Teacher: Gilbert, our room is freezing.
Me: (walking into the room) Omigosh.
A wall of cold bit my face. Luckily, the children were asleep but – heck – let’s make sure they’re not frozen. The room was an ice box. San Francisco doesn’t get any snow, but you’ll need a North Face jacket in the mornings.
Me: I’m going to check the thermostat.
There is only one thermostat for the entire center – and it’s temperamental. Heater works during the summer and cooler works during the winter. I looked at the box. There were a lot of levers for temperature, fans, air conditioning, and others. There were dozens of combinations to choose. I could turn the center into an oven if I wanted… but no one wants to smell sweaty children.
I believe in being cautious, so I studied the levers for a couple of seconds.
… click, beep, clank, bonk, beep, beep, bonk, click….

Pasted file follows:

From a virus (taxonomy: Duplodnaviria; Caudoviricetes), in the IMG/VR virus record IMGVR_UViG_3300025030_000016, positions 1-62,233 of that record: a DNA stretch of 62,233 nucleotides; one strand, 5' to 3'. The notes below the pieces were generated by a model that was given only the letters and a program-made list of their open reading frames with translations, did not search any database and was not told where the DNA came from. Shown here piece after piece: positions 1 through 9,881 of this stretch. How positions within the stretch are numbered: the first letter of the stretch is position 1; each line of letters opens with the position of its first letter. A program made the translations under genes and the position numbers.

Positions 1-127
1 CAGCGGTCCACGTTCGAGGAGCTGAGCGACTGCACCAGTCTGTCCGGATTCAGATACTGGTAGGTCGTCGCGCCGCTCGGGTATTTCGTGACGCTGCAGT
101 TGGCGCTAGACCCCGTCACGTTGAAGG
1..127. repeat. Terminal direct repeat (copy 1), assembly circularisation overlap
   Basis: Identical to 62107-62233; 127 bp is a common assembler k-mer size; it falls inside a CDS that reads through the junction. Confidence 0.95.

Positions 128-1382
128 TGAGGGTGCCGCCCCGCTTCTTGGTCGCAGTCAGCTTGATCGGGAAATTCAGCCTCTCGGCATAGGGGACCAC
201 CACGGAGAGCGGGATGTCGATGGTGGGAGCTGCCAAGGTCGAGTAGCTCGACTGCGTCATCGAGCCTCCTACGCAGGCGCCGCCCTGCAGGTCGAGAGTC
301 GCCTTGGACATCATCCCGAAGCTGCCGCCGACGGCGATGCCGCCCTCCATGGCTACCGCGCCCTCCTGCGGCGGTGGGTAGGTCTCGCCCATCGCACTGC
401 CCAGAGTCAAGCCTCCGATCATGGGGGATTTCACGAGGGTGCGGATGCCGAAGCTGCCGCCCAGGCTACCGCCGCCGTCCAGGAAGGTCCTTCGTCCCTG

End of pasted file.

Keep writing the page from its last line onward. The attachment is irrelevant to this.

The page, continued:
I also believe in pushing random buttons and levers until something works. And that’s what happened. The heater turned on.
I walked to the classroom and poked my head through the door. The teacher gave a thumbs up. I figured put a low temperature for heat and a high temperature for cool. I could still be wrong but the building was defrosting.
Also, I didn’t want anyone messing my thermostat handiwork.
Moral of the Story: Leave notes for others.
Very soon, I’m going on paternity leave. I have a wonderful staff and they will be more than fine when I leave. However, communication and delegation is key whenever a school leader is gone for an extended amount of time. Leaving instructions on due dates and routines are extremely important – even for the smallest tasks, like a thermostat. Don’t overlook things.
In this situation, I did overlook. You see, I didn’t leave the note. Later in the day, another teacher – a different teacher – saw the thermostat and left instructions for the others to see…
Moral of the Story 2: Teach others to leave notes too.